Take a look! Mars will remain visible for a few weeks

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Monday night you'll be able to see Mars and the full moon for one more night (WTVD)

The phenomenon known as "Mars Opposition" is now over, but you can still catch a glimpse of the planet without using a telescope.

Just one day after the red planet became a trending topic on social media, interest has peaked in the planet that is nearly 47 million miles away.

Monday night you'll have an opportunity to see Mars and the full moon for one more night before the moon goes into its waning phase. And since skies are expected to be less cloudy than Sunday night, you may get a better glimpse.

To view the planet, all you have to do is look east shortly after sunset. Sunset on Monday is scheduled for 8:20 p.m. at Raleigh-Durham International Airport.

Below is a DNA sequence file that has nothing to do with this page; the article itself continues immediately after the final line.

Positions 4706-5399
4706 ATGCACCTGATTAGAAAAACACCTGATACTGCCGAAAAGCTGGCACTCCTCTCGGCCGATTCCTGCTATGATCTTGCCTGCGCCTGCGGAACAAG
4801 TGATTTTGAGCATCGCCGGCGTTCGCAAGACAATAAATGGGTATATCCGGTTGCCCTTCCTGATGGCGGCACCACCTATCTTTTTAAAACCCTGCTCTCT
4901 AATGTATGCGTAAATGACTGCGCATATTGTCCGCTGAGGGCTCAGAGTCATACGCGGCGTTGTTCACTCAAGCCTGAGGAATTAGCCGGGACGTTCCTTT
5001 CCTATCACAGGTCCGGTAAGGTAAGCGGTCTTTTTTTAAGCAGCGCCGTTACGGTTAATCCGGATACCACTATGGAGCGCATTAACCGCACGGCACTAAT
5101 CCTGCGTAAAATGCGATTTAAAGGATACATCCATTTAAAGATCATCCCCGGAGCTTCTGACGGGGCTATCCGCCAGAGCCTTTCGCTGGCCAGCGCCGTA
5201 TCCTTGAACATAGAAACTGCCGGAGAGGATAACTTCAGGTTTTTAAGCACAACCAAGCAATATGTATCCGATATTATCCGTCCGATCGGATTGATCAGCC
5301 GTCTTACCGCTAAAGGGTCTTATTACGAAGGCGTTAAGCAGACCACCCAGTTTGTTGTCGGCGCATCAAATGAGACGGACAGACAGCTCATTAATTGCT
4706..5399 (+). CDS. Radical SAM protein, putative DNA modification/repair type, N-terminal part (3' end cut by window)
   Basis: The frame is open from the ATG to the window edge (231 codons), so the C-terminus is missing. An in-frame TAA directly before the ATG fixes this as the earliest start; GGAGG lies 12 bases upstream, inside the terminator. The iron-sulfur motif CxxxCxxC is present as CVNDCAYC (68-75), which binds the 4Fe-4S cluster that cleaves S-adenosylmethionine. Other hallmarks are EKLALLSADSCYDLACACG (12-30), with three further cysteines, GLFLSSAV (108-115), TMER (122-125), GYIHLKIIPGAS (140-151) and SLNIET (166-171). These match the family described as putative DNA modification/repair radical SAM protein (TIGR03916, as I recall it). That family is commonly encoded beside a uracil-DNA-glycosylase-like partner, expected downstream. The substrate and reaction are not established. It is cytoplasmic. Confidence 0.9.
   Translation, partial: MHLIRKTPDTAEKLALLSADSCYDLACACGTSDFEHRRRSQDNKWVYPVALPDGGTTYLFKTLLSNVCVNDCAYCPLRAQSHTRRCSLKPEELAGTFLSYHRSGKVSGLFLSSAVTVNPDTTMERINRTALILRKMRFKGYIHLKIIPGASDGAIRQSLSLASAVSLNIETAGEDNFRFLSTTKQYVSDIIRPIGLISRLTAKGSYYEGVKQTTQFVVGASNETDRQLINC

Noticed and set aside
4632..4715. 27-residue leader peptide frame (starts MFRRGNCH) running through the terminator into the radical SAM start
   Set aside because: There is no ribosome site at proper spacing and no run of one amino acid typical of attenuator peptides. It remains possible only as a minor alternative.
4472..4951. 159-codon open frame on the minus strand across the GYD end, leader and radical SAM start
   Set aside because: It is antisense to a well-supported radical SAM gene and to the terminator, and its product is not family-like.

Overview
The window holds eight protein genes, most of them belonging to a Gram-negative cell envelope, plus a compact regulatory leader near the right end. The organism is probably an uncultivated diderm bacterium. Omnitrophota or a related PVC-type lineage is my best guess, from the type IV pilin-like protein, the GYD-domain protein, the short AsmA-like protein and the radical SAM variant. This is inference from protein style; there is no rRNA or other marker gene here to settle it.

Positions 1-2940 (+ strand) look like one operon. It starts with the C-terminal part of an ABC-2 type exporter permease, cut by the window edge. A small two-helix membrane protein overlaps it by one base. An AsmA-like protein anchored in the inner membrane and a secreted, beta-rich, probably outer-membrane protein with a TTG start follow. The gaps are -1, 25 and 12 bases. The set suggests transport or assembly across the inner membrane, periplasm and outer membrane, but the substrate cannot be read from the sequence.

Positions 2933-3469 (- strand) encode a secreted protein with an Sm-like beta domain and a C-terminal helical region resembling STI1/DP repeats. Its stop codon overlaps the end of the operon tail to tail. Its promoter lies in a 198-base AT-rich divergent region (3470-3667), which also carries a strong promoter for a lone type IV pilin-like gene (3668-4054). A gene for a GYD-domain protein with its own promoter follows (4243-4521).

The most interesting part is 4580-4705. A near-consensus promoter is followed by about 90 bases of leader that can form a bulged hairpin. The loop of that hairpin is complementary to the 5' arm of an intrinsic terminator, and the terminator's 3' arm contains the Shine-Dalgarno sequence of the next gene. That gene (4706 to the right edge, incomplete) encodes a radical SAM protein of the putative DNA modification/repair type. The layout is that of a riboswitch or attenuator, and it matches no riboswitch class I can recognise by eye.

Sky gazers will be treated to a delight of planets. Both Saturn and Mars will be visible through the first week of June, as well as the super giant star Antares.

Mars will come the closest to Earth it has in nearly a decade on May 30. Then, the planet will be about 35 degrees above the southern horizon, or one third of the distance between the horizon and overhead.

So get outside and take a look up at the sky! If you have a telescope, you'll be able to see detail on Mars. If you look close enough you might be able to see the polar caps at the southern end of Mars, since the planet is just finishing up winter.

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